Age-Related Changes in Cognitive Response Style in the Driving Task

Age-Related Changes in Cognitive Response Style in the Driving Task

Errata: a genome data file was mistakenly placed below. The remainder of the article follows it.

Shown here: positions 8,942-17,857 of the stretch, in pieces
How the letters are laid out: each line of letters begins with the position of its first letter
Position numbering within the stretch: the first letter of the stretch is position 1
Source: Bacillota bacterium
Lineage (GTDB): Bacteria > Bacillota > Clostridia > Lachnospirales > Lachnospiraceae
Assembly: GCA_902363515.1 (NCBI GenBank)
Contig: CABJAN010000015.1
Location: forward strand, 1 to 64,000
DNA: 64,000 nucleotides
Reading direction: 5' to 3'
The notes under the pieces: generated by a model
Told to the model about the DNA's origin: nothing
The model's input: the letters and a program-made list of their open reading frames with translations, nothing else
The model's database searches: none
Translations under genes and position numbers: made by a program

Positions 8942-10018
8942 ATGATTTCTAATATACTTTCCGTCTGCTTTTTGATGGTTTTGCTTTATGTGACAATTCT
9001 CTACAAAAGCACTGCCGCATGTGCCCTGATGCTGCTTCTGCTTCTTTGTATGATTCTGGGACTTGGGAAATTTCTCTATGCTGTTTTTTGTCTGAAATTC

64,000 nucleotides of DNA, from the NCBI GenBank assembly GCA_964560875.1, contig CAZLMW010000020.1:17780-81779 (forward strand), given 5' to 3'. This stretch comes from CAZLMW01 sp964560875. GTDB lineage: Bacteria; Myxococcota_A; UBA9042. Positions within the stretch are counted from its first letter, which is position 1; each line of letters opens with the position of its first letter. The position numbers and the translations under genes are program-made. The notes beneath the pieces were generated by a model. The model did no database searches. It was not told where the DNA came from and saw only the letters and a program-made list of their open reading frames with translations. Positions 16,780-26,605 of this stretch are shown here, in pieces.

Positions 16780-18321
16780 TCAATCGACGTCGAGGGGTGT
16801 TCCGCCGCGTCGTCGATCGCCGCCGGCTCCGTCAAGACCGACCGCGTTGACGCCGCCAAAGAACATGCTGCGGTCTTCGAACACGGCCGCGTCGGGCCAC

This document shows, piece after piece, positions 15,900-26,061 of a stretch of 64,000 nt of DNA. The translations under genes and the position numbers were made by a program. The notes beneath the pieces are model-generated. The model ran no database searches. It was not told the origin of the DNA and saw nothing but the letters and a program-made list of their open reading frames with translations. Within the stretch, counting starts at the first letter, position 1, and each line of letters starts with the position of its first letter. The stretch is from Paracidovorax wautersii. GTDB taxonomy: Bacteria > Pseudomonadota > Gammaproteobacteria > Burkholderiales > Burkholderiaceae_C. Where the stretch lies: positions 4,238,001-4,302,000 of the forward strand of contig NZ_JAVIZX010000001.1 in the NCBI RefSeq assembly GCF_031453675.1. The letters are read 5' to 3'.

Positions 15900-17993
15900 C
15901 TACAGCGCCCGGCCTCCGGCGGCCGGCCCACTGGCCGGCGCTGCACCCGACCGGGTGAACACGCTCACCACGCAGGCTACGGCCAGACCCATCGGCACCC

Previous AgeLab research showed different patterns of physiological response were observed between younger and older drivers during a simulated cellular telephone conversation. Results of the study indicate that while younger drivers showed heart rate acceleration during the cell phone task, older adult drivers, as a group, showed no change. Questioning the apparent lack of reaction in the older drivers, and considering the literature on sensory intake and rejection which suggests that heart rate can increase or decrease depending on how individuals attend to cognitive processing demands, we then examined the data for presence of subgroups of heart rate response among each age group. This analysis revealed that there were individuals who showed heart rate acceleration and those who showed non-acceleration or deceleration reactions in both age groups, demonstrating that the overall difference in heart rate response was not a fixed pattern associated with aging, but a difference in the relative percentage of individuals expressing each response style. Current inquiry is examining the potential for differences in response style by age group using a more complex cognitive task that may further elucidate the effect of the secondary task on driving performance. Interactions between response style and age on simulated driving performance will be investigated. If significant, these interactions would suggest that in addition to age, response style is a major contributor to driving performance. The increasing presence of complex secondary tasks in the automobile suggests that outcomes of this research could significantly inform the design of future in-vehicle systems, and the development of regulation and education on the use of in-vehicle technology among different operators

 

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